Information Security

Brown University maintains an integrated infrastructure to addres both cyber and physical threats to information security.

Services include: Email encryption, desktop encryption, firewall managements information security audits, network vulnerability scanning, information security consulting and training.  

Please consult the University's Information Technology Security team's website for more information on these and other IT security topics:

Precautions you should be taking:

  • Don't store any data you wouldn't want to lose on the computer's hard drive. Use a network share or Google Drive instead. These are both backed up multiple times per day. Data on the computer's hard drive is likely to be lost if the computer is infected.
  • Avoid using computers attached to lab equipment for email or general web browsing. If the computer gets infected and has to be rebuilt, you will lose the use of the equipment while this is done.
  • Uninstall unnecessary plugins or make them ask permission to run. (instructions here) Ensure plugins such as Flash or Java are configured to update themselves automatically. If you run software that requires an older plugin version (common with Java), attempt to update or replace that software.
  • We recognize that software is often shared by investigators working in the same field. But be careful about what software you download and be sure you know where it comes from. If you don't know its developer and it's not a well-established product, perform a web search on the software's name and see if any malware complaints pop up.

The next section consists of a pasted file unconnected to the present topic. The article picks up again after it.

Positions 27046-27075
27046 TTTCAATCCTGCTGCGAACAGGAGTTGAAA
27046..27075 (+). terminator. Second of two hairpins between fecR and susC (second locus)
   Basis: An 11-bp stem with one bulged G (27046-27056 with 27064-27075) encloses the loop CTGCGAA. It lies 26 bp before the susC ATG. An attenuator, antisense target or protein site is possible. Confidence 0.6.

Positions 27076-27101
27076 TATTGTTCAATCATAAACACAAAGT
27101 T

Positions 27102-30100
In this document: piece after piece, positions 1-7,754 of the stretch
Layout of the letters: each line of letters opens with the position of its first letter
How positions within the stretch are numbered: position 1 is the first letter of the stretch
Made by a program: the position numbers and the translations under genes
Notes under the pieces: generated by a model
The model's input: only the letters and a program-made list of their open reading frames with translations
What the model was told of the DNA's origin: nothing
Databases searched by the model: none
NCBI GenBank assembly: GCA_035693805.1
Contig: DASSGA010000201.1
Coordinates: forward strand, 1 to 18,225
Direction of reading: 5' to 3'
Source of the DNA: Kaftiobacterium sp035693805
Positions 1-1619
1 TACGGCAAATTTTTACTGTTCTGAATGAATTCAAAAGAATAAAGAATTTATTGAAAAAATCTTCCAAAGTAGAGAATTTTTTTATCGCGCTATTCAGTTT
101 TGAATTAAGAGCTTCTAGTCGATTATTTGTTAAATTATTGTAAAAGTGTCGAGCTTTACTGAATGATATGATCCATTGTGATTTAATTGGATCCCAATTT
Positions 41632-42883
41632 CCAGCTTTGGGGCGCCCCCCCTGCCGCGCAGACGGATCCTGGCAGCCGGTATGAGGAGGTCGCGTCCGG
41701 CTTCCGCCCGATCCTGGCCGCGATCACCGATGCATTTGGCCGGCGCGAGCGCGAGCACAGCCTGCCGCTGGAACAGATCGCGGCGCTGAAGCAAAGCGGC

• Ensure that all computers are running antivirus software and that it is updating itself regularly, at least once every few days. This is important for Macs as well as PCs. Antivirus software is available at no charge for both Brown- and personally-owned computers at
  • If you use a flash drive, scan it regularly with your antivirus software. 
  • Configure Microsoft Office software not to run macros. (instructions here). If a document requests that you enable macros, don't do it unless you have rigorously checked its legitimacy.
  • On Windows, be sure System Restore is active. 
  • Be suspicious of vague or unusual requests from people who may have you in their contact lists.  For example, an email requesting that you "review the attached document" from someone who seldom emails you. The sender's machine may be infected with malware that is attempting to spread to you.
  • If you notice any unusual activity--particularly filenames you don't recognize or windows that suddenly open mentioning encrypted files--disconnect your computer from the network (wired and wifi), shut it down, and contact us immediately.

Remember--if a computer becomes infected it will need to be completely reformatted, deleting any data that was not backed up.

The Biomed Computer Services Office is dedicated to serving the needs of the Biomed Division's researchers. Please feel free to contact us at [email protected] or 3-2464 with any questions or concerns about your lab's computers.